We have recently seen one or two stories in the news that have brought the issue of health care directives to forefront of people’s minds. Most people know that a healthcare directive is one of the primary documents of any complete estate plan, but not everybody knows exactly what should be included in the document itself. Do you have to specifically name your spouse if you want that person making decisions for you? Is the healthcare directive the place to include a DNR (Do Not Resuscitate) statement? What about funeral arrangements or organ donation—does a healthcare directive deal with things that happen after death?
These are all good questions; here we attempt to answer these questions and more, as well as list some of the important things to know about—and include in—your healthcare directive:
- Healthcare directives can have many names depending on where you live and the exact nature of the document. Some common names are: Advanced healthcare directive, Advance directive, Healthcare power of attorney, or living will. (Note: These are not all the same document with different names, but they do all serve similar or related functions. Contact our office for more information)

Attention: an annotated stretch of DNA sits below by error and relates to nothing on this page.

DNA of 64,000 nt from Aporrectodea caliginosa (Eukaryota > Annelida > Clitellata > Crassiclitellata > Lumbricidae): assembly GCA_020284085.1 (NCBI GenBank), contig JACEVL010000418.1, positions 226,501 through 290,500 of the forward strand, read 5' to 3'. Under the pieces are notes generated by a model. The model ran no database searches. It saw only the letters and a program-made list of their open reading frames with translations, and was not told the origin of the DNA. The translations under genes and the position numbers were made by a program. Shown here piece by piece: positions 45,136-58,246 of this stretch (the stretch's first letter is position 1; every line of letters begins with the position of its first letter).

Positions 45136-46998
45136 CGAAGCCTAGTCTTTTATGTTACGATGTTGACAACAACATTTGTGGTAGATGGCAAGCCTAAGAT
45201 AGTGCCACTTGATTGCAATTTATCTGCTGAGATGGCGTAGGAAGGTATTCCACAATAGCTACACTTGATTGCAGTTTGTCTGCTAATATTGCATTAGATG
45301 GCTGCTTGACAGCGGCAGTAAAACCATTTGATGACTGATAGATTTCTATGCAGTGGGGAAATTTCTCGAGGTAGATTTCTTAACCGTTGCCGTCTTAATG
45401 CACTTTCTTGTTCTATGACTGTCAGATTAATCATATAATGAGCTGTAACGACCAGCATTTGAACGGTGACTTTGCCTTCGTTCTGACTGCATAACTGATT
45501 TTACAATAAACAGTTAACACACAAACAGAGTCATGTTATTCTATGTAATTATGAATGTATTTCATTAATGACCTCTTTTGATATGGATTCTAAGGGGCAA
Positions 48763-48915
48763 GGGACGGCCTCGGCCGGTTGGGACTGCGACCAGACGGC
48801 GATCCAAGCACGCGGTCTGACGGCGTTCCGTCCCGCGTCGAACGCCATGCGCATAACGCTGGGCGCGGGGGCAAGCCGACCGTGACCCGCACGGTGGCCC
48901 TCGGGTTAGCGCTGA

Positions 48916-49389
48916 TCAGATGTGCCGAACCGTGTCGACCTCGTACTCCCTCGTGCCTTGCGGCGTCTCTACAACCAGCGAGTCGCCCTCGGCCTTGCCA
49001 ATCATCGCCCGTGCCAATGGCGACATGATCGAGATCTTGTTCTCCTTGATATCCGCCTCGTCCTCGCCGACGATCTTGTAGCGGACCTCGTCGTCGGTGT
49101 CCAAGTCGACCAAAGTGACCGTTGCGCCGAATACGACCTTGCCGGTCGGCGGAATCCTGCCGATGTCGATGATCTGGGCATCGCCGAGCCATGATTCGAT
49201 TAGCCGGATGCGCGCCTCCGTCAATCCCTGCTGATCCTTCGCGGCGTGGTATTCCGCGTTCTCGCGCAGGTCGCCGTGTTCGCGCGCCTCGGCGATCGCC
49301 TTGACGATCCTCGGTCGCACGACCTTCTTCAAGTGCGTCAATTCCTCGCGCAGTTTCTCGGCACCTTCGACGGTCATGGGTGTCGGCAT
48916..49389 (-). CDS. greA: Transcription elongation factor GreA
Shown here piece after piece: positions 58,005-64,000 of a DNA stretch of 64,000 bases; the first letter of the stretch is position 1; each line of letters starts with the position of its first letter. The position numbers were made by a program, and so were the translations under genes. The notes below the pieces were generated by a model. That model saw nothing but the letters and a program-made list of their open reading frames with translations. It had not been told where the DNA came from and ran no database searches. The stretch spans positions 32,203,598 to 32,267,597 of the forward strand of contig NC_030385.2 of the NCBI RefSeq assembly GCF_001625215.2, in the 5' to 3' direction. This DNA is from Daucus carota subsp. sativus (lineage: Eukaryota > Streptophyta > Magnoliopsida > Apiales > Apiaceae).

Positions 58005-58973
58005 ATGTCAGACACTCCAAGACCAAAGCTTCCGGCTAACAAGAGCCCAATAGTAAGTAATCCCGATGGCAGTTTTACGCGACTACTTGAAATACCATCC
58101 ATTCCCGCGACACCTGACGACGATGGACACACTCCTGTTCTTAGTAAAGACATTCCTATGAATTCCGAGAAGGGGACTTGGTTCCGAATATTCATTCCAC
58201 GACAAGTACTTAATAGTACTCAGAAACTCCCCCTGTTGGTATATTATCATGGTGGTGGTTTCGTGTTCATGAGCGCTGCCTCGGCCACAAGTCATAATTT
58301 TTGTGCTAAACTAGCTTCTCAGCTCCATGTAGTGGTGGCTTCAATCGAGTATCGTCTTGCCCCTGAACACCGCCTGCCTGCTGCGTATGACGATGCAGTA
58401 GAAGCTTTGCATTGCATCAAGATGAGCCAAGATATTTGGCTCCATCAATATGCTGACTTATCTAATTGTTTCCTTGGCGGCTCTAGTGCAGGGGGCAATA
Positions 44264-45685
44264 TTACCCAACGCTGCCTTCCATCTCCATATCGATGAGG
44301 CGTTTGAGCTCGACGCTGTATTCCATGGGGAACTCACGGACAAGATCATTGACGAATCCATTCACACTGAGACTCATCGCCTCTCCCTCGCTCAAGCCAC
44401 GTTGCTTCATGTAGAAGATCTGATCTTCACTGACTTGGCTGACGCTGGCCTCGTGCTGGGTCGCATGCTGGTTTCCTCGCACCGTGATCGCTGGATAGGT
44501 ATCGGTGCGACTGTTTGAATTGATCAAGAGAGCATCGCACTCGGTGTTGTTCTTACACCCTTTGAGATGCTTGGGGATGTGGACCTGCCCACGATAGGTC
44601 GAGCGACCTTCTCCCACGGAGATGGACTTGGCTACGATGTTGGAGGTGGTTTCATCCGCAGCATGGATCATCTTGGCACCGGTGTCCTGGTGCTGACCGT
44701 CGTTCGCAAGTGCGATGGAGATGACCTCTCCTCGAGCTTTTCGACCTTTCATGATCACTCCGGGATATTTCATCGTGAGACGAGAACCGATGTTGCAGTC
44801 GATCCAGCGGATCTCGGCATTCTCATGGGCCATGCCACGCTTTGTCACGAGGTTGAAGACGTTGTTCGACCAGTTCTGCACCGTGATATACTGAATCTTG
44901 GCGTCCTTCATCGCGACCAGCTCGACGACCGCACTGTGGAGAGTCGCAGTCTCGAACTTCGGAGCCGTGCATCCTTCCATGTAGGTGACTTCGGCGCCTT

- A healthcare directive should first and foremost name your healthcare agent: the person you want making decisions for you when you are unable.
- A healthcare directive should absolutely include your wishes and preferences for healthcare treatment, including a DNR statement, preferences for artificial nutrition and hydration, antibiotics, pain relief, and other medications.
- Your healthcare directive should include the name of your primary care physician, if you have one, as well as any pertinent medical history or conditions.
- Healthcare directives can be written to reflect your religious or spiritual beliefs, including religious beliefs relating to blood transfusions, end of life care, and pregnancy.
- A healthcare directive can and should make reference to post-mortem issues such as organ donation and funeral arrangements. Whether or not your wishes can be enforced may depend on your family and the state in which you live, but including your wishes may be of considerable help and comfort to your family.